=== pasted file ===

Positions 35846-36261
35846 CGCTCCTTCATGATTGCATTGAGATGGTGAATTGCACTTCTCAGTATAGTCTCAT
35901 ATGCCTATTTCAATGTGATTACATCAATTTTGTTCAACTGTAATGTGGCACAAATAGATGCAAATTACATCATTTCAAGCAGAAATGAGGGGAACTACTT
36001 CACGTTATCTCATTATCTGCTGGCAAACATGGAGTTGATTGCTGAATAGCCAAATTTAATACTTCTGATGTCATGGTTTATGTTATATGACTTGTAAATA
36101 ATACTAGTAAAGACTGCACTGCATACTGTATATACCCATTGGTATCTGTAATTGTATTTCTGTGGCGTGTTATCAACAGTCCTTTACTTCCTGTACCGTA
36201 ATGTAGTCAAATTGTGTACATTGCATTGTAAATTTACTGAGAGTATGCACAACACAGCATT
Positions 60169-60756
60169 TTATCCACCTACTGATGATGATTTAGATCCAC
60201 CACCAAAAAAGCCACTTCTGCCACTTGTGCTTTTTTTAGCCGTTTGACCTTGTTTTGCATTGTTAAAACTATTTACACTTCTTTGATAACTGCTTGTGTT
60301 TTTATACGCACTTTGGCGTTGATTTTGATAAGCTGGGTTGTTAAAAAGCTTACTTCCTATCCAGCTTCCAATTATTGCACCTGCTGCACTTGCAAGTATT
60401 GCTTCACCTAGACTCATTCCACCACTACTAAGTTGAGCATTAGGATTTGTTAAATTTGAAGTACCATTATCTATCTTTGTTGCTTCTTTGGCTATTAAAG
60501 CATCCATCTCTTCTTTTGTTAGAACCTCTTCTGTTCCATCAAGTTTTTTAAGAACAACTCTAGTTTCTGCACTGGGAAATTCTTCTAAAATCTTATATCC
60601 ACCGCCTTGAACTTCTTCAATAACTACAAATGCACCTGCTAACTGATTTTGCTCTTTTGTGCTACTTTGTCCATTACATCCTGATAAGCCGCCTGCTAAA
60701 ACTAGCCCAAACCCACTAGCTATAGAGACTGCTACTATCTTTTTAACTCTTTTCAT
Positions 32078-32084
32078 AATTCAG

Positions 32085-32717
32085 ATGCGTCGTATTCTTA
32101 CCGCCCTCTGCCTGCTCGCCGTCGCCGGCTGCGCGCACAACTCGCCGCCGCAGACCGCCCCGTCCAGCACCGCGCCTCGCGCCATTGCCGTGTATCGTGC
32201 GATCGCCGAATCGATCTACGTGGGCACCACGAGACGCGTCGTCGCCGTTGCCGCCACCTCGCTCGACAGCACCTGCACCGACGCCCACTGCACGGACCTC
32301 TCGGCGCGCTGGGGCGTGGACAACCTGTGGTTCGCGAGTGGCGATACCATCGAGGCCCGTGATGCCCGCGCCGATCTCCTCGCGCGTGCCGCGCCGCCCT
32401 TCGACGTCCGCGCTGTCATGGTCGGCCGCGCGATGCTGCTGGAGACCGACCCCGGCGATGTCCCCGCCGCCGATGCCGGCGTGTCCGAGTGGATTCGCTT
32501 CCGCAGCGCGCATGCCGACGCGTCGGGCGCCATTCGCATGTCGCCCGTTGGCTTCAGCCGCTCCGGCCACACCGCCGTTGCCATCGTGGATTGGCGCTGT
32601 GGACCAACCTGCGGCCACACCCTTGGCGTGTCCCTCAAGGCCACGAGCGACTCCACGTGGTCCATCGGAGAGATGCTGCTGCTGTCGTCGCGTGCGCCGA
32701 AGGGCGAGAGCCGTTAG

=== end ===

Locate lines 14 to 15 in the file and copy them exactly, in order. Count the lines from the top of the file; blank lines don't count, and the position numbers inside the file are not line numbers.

60701 ACTAGCCCAAACCCACTAGCTATAGAGACTGCTACTATCTTTTTAACTCTTTTCAT
Positions 32078-32084